V is for . . . Virus–Watch Out for Bugs in Your Computer

Wednesday I was feeling all right, just a little tired. Then, about 3:00, things changed. I was still tired, but now achy all over, and my throat felt like it was full of coffee grounds. Uh-oh. I had to sing at church for the kids, then do choir practice. I made it through, hoping I was just tired from the steady stream of Easter singing events. But no. The sore throat turned from gravel to knives. My nose started to run. By bedtime, I was speaking to the dog in sign language. I looked in my medical encyclopedia and deduced that I probably have a virus, one I’ve had before. Rats.

Meanwhile, my laptop computer caught a virus, too. Have any of you had notices that pop up on your screen telling you that “you must download the latest version of Adobe Flash to view this content”? Don’t. I got tired of looking at it, so I clicked “okay” and installed the dang thing. Next thing I knew, ads and TV commercials were popping up all over my computer. I mean, I’m writing along and suddenly there’s a voice talking to me about cars or arthritis pills.

I was in the process of buying a new computer (typing on it now, love it), so I asked my computer guy about the popups. He shook his head. “You’ve got a virus. That program you downloaded was a scam. Not the Real Adobe Flash.” Nuts. I have been so careful with my laptop. I used an antivirus program and never opened any emails that looked suspicious. But one click, and it was sick. I ran scans, and I told my antivirus program to get rid of the infected files. Well, it tried. But the next day when I booted up, I got the blue screen, the fatal error screen. I rebooted. Same thing. I took it to the shop. Spent $69 to have it cleaned out.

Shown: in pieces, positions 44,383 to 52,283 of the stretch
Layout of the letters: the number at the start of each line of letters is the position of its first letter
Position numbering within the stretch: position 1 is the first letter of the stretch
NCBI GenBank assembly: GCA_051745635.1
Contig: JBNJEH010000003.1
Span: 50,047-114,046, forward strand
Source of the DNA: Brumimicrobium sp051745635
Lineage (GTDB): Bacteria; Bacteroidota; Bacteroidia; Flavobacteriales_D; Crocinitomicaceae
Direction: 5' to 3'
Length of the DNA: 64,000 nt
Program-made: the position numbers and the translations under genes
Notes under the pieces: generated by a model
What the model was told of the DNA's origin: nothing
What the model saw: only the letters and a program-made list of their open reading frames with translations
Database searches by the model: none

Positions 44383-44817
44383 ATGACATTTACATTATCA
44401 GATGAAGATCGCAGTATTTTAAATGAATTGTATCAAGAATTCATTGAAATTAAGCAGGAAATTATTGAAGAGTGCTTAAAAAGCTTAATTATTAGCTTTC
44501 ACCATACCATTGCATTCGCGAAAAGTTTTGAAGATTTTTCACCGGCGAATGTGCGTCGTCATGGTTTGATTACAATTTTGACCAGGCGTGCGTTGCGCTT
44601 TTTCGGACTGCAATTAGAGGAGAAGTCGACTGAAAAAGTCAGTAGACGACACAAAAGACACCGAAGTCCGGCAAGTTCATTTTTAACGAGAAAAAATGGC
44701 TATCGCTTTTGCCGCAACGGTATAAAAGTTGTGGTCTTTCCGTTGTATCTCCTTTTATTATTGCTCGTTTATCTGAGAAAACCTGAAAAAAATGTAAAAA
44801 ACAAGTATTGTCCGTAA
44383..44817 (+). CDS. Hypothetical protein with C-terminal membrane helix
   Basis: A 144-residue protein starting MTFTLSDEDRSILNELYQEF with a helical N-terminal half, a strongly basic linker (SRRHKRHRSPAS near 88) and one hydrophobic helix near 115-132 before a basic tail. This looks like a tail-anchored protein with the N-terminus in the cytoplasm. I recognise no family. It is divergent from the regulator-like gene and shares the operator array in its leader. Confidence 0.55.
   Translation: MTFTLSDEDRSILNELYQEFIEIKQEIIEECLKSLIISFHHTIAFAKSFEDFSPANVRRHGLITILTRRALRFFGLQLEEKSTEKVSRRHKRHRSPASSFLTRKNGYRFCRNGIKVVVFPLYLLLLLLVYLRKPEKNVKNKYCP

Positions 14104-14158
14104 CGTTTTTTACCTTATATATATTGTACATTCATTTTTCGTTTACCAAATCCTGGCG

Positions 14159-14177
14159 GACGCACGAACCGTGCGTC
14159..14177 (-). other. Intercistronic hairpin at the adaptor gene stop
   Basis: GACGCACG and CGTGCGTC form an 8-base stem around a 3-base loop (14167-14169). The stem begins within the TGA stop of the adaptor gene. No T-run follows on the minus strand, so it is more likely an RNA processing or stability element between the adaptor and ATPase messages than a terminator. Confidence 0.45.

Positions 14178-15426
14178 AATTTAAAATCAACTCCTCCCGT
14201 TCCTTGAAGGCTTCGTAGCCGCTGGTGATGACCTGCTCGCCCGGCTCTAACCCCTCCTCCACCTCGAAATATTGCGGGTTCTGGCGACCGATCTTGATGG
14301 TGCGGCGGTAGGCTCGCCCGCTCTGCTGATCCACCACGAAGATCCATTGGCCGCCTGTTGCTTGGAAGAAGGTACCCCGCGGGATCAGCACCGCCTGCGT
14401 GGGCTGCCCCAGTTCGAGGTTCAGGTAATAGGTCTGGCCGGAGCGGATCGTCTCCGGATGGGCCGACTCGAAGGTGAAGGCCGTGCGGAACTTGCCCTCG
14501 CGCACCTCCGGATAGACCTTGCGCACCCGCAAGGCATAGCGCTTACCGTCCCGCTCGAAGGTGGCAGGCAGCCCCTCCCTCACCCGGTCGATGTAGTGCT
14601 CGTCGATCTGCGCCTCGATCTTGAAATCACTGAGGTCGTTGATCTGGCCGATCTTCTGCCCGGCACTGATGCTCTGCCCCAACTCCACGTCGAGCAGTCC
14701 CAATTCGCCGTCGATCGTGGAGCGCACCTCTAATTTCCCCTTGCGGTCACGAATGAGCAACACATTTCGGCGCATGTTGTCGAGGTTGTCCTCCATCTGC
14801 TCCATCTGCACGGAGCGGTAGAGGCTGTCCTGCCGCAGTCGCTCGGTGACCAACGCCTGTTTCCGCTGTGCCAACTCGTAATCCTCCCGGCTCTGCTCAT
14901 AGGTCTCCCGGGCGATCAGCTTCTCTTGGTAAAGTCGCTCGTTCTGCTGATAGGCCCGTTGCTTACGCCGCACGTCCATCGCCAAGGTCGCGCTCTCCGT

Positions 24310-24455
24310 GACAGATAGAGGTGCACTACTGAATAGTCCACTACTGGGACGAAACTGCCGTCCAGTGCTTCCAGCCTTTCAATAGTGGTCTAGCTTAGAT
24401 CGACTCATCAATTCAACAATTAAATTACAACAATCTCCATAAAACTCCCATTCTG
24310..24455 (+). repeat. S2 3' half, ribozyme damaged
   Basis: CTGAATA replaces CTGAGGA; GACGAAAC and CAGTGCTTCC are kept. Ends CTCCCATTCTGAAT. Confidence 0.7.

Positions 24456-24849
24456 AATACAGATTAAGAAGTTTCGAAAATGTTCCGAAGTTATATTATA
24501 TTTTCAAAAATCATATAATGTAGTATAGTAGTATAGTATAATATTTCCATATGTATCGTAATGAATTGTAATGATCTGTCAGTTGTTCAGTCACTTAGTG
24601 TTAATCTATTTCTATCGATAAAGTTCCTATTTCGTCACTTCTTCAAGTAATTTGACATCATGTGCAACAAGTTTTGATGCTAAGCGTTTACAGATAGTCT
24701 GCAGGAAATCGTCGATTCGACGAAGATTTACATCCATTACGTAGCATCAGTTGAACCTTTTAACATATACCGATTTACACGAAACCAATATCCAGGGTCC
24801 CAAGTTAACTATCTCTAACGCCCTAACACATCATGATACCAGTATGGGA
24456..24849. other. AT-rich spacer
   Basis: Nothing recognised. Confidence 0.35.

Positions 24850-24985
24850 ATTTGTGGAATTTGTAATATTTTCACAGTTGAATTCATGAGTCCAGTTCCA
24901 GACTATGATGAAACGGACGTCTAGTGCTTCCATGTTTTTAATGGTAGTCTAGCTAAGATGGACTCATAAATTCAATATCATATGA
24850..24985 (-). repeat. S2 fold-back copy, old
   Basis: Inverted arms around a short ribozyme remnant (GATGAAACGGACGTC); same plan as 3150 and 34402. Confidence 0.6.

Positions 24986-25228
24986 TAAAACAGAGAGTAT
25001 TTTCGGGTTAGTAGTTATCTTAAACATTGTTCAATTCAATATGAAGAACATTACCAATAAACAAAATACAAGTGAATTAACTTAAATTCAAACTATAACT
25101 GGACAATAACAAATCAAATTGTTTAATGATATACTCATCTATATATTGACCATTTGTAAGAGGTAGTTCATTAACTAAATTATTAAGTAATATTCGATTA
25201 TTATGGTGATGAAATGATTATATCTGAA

As my computer guy said, every computer gets viruses. But there are some things you can do.

  1. Install an antivirus program and keep it up to date. If it doesn’t automatically scan your computer on a regular basis, take the time to do a scan on your own at least once a week. Don’t install more than one antivirus program; they’ll render each other ineffective.
  2. Don’t open emails or attachments that don’t come from recognized sources.
  3. Don’t click on links from people you don’t know.
  4. Don’t download anything just because a popup tells you that you need to. If you didn’t ask for it, you probably don’t want it.
  5. If you’re not a techie, don’t try to fix it yourself.

 I’m going to pick up my rejuvenated laptop today and hope that all of my files are intact. I welcome your suggestions for combatting viruses in both humans and computers.

V is for virus. I have almost reached the end of April’s A to Z blog challenge. My posts can be found in my three blogs, Unleashed in Oregon, Childless by Marriage, and Writer Aid. Visit Unleashed in Oregon tomorrow to find out what W stands for.

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